For cable TV companies in the U.S., August 28 was a day to celebrate. Ending several years of regulatory battles, a ruling by the U.S. Court of Appeals for the District of Columbia Circuit came down in favor of Philadelphia-based Comcast, which sought to overturn the Federal Communications Commission’s contentious 30% market share limit on cable TV operators. “Arbitrary and capricious” is how the appeals court described the FCC’s limit. Not everyone is happy about the ruling, however, with some media watchdogs warning about the dangers of cable monopolies. In contrast, Peter S. Fader, professor of marketing and co-director of the Wharton Interactive Media Initiative, sees this as a “golden age” for the industry and consumers alike. Fader spoke with Knowledge at Wharton about why the recent ruling is likely to make the landscape more, not less, competitive.
An edited transcript of the conversation follows.
Knowledge at Wharton: Comcast is the biggest cable carrier in the U.S. right now and the one most often discussed in the debate about the possibility of a cable company exceeding the FCC’s 30% market share cap on carriers. Should people be worried that Comcast will try to exceed that 30% and perhaps control too much?
Peter S. Fader: More power to them. People should not look at the historical trajectory that brought them to this point. Comcast used to be very small; it grew a lot. That’s great. But it’s not as if they are threatening to take over broadcasting, telecommunications or anything like that. In the big scheme, they are a fairly small player. There are a lot of different players with different degrees of strength. And it’s a beautiful market right now, with lots of different technologies and different business models. [Comcast makes] it interesting, but by no means are they winning the race.
Knowledge at Wharton: There’s been a lot of talk lately about vanishing “gatekeepers.” Because Comcast has a pipeline feeding both video entertainment and broadband content to about one out of every five American homes, they are quite a gatekeeper. Their decisions about programming can be very influential, correct?
Fader: It is still a very competitive market, though. Just as there might be vanishing gatekeepers, there are also genuine economies of scale and scope. [Comcast has] the capability to offer different kinds of programming, whether it is sports or other kinds of entertainment, that they couldn’t offer if they were just one of a zillion little players. Consumers are better off today with the choices they have than they had years ago, and it’s getting better all the time. This is from someone who recently dropped Comcast to move to Verizon FiOS, and it wasn’t so much dissatisfaction with Comcast as much as, “Here’s something cool. Let’s give it a try.”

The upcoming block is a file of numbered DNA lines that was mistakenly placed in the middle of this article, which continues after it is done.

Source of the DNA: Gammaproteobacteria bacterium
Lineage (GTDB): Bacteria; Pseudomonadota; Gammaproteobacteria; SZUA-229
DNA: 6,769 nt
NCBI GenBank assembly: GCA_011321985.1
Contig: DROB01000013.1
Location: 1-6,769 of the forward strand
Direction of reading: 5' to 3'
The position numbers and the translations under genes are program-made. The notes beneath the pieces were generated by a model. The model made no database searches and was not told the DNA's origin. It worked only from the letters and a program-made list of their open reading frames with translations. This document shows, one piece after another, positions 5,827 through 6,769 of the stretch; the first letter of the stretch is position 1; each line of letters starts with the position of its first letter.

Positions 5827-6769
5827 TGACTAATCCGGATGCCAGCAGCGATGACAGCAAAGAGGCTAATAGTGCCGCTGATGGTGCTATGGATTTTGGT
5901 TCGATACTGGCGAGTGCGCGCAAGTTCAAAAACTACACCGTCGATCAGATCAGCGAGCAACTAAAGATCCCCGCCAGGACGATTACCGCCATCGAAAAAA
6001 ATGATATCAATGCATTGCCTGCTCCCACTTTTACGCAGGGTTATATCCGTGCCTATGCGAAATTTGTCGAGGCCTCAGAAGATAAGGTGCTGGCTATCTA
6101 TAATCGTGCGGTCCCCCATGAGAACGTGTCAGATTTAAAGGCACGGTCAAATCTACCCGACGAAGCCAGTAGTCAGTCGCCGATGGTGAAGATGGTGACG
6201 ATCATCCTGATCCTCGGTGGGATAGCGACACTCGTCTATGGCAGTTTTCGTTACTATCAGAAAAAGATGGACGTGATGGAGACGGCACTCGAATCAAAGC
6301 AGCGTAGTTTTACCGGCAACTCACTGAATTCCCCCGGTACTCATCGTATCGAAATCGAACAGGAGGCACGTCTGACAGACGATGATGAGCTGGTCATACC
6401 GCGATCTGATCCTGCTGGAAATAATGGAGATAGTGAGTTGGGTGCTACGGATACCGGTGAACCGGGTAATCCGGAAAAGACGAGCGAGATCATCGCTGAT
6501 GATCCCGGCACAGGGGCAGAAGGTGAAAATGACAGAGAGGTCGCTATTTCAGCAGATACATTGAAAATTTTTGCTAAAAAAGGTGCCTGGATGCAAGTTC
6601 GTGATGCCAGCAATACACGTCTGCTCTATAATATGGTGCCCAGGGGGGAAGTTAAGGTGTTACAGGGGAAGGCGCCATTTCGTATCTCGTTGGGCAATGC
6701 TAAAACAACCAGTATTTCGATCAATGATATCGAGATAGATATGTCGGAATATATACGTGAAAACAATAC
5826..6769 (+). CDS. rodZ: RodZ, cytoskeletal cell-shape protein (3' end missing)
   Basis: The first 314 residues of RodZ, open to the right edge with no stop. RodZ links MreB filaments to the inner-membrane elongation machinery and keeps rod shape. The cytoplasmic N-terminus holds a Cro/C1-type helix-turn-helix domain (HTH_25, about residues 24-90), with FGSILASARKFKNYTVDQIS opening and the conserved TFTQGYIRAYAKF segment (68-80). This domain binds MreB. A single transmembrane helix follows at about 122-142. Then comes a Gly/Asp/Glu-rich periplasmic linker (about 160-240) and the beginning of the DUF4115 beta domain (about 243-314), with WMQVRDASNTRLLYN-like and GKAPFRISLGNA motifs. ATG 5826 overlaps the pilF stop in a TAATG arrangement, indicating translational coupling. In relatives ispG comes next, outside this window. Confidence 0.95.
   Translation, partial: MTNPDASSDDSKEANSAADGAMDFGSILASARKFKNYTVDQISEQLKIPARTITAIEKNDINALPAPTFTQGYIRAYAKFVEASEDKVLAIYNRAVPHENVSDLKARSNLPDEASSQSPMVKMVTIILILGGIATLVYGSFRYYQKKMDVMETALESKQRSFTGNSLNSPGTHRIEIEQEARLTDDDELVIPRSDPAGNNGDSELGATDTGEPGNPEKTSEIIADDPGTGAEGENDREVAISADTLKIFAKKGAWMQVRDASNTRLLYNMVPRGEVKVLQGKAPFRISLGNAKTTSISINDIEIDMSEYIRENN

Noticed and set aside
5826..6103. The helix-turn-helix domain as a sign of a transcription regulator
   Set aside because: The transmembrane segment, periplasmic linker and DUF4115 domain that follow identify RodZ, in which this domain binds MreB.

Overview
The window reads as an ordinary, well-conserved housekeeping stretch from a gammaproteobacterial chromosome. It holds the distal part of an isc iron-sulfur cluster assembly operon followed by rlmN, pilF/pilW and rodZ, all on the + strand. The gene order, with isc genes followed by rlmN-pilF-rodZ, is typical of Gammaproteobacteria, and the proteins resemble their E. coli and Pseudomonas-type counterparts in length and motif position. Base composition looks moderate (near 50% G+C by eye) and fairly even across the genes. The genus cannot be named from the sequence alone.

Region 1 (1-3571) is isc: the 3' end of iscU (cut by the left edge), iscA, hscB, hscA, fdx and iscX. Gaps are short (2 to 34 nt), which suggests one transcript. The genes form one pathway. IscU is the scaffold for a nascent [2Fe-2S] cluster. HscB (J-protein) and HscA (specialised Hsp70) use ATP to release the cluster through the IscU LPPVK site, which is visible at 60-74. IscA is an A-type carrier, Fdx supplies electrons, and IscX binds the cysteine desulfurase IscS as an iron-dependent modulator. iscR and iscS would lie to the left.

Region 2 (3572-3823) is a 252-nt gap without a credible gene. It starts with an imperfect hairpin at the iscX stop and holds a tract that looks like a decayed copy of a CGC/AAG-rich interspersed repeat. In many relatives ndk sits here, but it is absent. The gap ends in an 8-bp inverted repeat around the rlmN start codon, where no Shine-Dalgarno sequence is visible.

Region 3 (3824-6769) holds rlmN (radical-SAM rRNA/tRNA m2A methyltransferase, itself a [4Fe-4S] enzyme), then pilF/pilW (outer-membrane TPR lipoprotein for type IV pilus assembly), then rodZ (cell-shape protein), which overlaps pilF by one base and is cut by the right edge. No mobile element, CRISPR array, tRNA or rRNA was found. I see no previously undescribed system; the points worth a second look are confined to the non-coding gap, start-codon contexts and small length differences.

Knowledge at Wharton: Comcast, Time Warner Cable and Verizon FiOS, for example, all may have the same threat on the horizon, which is that a lot of people — more and more everyday — are getting video entertainment from the Internet. Comcast and Time Warner have partnered to make cable subscriptions portable so that consumers can see the programming online. Have they been doing enough to advance their interactive business on the web?
Fader: The initiative that you mentioned — the TV Everywhere project — is still relatively new. We don’t know exactly how it’s going to look. But it’s a great idea. It will be a boon to consumers, and at the same time it will light a fire under competitors — even Hulu and YouTube — to up the ante a little bit. Again, we’re in no danger that anyone is going to be cornering the market with one kind of content or restricting the choices that consumers have. TV Everywhere is a fantastic idea, and [the winner of the battle] between it and some of its competitors [will be the one] who offers the best service, the best selection, quality, convenience, at a good price, as opposed to any kind of legal restrictions. This is a great example of where lawyers and regulators can just stay out of it and let the market prosper.